Linked by Thom Holwerda on Fri 13th Jul 2012 02:27 UTC
RISC OS Good news for Raspberry Pi owners (ha!): the RISC OS port is progressing along nicely. So much so, in fact, that a Raspberry Pi-based RISC OS machine is in the works. Stable beta release of RISC OS for the Pi planned for September!
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by cptsalek on Fri 13th Jul 2012 09:50 UTC in reply to "RISCOS"
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What is the reasoning behind your statement?
And what are "todays standards"?

RISC OS surely has its downsides, especially on a technology level (Filesystems, media handling, modules and module handling), but things are (slowly) improving here.

If I compare the current RISC OS alpha image to every available Linux image (yes, even those with armhf) I can't help to notice that RISC OS is the fastest OS on the Pi.

I tend to question the sanity behind "todays standards". No offense ment here, I sold my RISC PC for a 486 to run Linux on back in the days. But the development of Linux and Open Source went into the wrong direction years ago.
Modern GUIs such as Gnome and KDE become more and more bloated with every new release, which is even true for XFCE -- and it was invented to counter bloat in the first place w/o adding any real benefit or usability.
So, steadily the requirements increased, leaving behind older Hardware, requiring regular updates.
Dependencies are a mess nowadays, just try to setup a clean system from source w/o dbus, libsmbfs etc.

Lets not forget the users -- not us tech savvy folks who know the command line by heart -- but those people who turn on their computer to just get their things done. They don't understand why their desktop changes after an update, they expect their GUI to remain as it is, because they're happy with it.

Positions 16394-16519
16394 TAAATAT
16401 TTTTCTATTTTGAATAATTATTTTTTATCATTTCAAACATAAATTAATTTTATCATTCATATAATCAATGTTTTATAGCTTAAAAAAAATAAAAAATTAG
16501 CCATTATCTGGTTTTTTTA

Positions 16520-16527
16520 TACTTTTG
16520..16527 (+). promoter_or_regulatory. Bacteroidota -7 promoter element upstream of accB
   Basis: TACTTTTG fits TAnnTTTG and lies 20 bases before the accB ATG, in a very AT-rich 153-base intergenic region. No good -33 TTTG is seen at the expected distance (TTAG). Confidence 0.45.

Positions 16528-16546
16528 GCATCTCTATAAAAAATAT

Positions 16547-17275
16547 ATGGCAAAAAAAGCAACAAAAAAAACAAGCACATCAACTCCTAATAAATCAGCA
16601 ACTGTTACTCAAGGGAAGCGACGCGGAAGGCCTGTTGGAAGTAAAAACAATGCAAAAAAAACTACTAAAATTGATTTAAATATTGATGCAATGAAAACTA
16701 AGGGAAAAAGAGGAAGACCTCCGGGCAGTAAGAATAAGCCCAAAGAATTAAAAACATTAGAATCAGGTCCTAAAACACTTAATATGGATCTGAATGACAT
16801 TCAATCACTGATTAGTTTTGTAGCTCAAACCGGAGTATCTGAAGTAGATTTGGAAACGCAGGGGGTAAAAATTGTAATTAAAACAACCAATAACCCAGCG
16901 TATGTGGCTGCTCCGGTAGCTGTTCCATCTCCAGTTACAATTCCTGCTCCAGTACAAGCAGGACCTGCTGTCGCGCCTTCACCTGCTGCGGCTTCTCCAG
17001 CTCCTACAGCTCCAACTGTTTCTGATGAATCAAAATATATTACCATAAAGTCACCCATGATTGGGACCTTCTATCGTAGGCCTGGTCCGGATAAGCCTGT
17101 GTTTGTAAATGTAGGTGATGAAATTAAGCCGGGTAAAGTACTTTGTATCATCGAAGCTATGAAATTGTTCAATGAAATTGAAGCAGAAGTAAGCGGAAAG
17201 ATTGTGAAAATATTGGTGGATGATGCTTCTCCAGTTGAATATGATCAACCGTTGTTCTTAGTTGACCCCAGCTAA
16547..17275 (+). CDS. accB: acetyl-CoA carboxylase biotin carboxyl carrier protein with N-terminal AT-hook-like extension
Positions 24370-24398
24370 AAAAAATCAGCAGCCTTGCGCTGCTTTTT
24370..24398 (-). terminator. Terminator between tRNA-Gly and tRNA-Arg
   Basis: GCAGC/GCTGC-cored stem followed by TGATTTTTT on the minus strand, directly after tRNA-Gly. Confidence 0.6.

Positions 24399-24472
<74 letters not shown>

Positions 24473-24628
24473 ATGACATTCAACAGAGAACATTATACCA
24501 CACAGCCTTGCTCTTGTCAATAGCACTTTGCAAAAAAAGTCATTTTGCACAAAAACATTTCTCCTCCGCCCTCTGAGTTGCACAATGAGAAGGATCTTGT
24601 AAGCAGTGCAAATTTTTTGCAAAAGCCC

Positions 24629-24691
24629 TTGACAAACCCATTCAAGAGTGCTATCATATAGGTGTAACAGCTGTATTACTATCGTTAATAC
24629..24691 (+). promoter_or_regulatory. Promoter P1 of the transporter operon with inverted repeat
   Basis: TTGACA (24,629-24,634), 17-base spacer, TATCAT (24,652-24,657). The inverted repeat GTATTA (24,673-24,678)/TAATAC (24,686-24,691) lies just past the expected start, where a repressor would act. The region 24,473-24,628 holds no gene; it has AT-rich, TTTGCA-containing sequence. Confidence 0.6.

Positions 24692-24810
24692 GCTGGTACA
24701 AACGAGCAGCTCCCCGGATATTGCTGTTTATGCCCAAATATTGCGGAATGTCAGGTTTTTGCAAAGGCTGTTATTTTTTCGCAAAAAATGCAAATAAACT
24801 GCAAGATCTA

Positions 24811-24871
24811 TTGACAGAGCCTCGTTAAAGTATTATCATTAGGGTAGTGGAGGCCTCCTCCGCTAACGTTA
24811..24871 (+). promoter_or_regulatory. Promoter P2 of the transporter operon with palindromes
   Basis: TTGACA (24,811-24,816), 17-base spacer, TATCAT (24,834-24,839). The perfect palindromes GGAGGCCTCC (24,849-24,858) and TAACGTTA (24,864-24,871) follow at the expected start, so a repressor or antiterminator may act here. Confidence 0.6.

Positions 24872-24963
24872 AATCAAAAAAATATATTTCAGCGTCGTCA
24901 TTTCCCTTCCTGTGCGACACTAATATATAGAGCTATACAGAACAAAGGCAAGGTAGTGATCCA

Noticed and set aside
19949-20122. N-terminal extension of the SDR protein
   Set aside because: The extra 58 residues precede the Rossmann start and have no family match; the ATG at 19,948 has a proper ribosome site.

They don't need a new theme every once in a while, or menus moving around at seemingly random (Firefox, for example).

That being said RISC OS is the userfriendliest OS I've ever seen, because Acorn was probably the first company to define binding style guides (with Apple taking a close second place). The WIMPs features are implemented consistently throughout the entire system (drag and drop, the use of the mouse, menus).
RISC OS applications open windows that give most of their space to contents (e.g. data the user wants to edit), presenting their functionality by pressing middle mouse button.

For me, RISC OS still has one of the best GUIs ever invented, and it certainly has its uses. That's why I fell in love with RaspPi, and I hope that RISC OS development and user base will gain some momentum now.

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